Gifted Hands: The Ben Carson Story -- TV Review
Gooding portrays real-life world-renowned brain surgeon Benjamin Carson, director of pediatric neurosurgery at Johns Hopkins Children's Center and author of a best-selling 1990 autobiography. It's taken nearly two decades to get Carson's inspiring story to the screen, but Gooding does him more than proud with a portrayal at once sensitively wrought and quietly moving. In lesser hands (if you'll pardon the pun), this biopic could easily have drifted into maudlin sap, but Gooding keeps the character of Carson centered and human and the film honoring him wise and surprisingly graphic. (The surgical procedures are showcased in all of their bloody glory, but not so much as to cross the line into gratuitousness.)
Affixed with the "Johnson & Johnson Spotlight" imprint a la the classic 2002 multiple Emmy winner "Door to Door" (and produced by members of the same team), "Hands" follows Carson's inspirational tale from his childhood as a pudgy and angry kid struggling in Detroit's inner-city projects through his rise to the top of the medical profession. Early on, we see Carson as a kid wracked with self-doubt and confusion in a household with a mother whose education stalled in third grade and a father who chose narcotics over the family. But his mother, Sonya (a terrific rendering from Kimberly Elise), is shown early on to have been a proud, devoted and tireless dispenser of tough love to her two boys, repeatedly drilling home the point that there was nothing they couldn't achieve if they used their brains. We see that her own brain, however, turned on her, resulting in bouts of clinical depression she struggled to control.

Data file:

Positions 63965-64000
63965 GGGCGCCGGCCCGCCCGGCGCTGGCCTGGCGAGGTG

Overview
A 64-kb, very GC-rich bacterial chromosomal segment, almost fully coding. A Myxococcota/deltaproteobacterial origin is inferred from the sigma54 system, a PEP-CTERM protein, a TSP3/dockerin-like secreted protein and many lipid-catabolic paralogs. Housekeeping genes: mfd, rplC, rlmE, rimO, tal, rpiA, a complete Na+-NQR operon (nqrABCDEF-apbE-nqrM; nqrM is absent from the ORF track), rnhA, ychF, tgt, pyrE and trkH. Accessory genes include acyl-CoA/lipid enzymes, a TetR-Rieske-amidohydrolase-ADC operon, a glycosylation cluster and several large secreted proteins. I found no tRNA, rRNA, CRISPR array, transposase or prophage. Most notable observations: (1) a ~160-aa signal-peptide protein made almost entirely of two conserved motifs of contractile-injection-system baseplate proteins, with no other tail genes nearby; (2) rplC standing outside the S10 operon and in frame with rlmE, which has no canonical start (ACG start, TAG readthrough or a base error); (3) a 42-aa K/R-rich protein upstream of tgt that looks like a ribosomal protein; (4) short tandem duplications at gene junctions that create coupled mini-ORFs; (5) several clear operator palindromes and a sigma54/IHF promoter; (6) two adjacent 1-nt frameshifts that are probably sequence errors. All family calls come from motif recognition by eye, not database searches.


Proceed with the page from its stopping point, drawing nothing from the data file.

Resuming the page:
The film is framed by what proved to be Carson's most challenging and celebrated case during the early years of his career in the mid-1980s: the separation of conjoined twins attached at the back of the head. The dramatization of that first successful operation, in which both infants survived, is moving yet commendably understated. The music doesn't crest to a climax so much as sustain what is shown to be a modern medical miracle, one of many Carson would cultivate.
If there is a criticism one can level at "Gifted Hands," it's the utter sainthood that envelops the surgeon as he goes about his daily heroics during the film's final third. A modest and unassuming portrait this is not, despite Gooding's efforts to bring the character back down to Earth. Of course, a guy who is entrusted with pulling off regular feats of wonder with small children had better possess a healthy ego, or he's not going to get too far in the world of delicate pediatric neurosurgery, so the lack of authentic humility is perhaps inevitable for a doctor who's received the Presidential Medal of Freedom. But the film is so good that a little immodesty is not only acceptable but understandable. And after years of struggling to cash in artistically on his Academy Award notoriety, Gooding is back in the ballgame. Show him the money!
Airdate: 8-10 p.m. Saturday, Feb. 7 (TNT)
Production: Sony Pictures Studios
Executive producers: Margaret Loesch, Dan Angel, Bruce Stein, Thomas Carter
Co-executive producers: Lester Parris, Lennox Parris
Producer: David Rosemont
Director: Thomas Carter
Writer: John Pielmeier
Director of photography: John Aronson
Production designer: Warren Young
Costume designer: Karyn Wagner
Editor: Peter Berger
Music: Martin Davich
Casting: Denise Chamian Casting
Cast: Cuba Gooding Jr., Kimberly Elise, Aunjanue Ellis, Gus Hoffman, Jaishon Fisher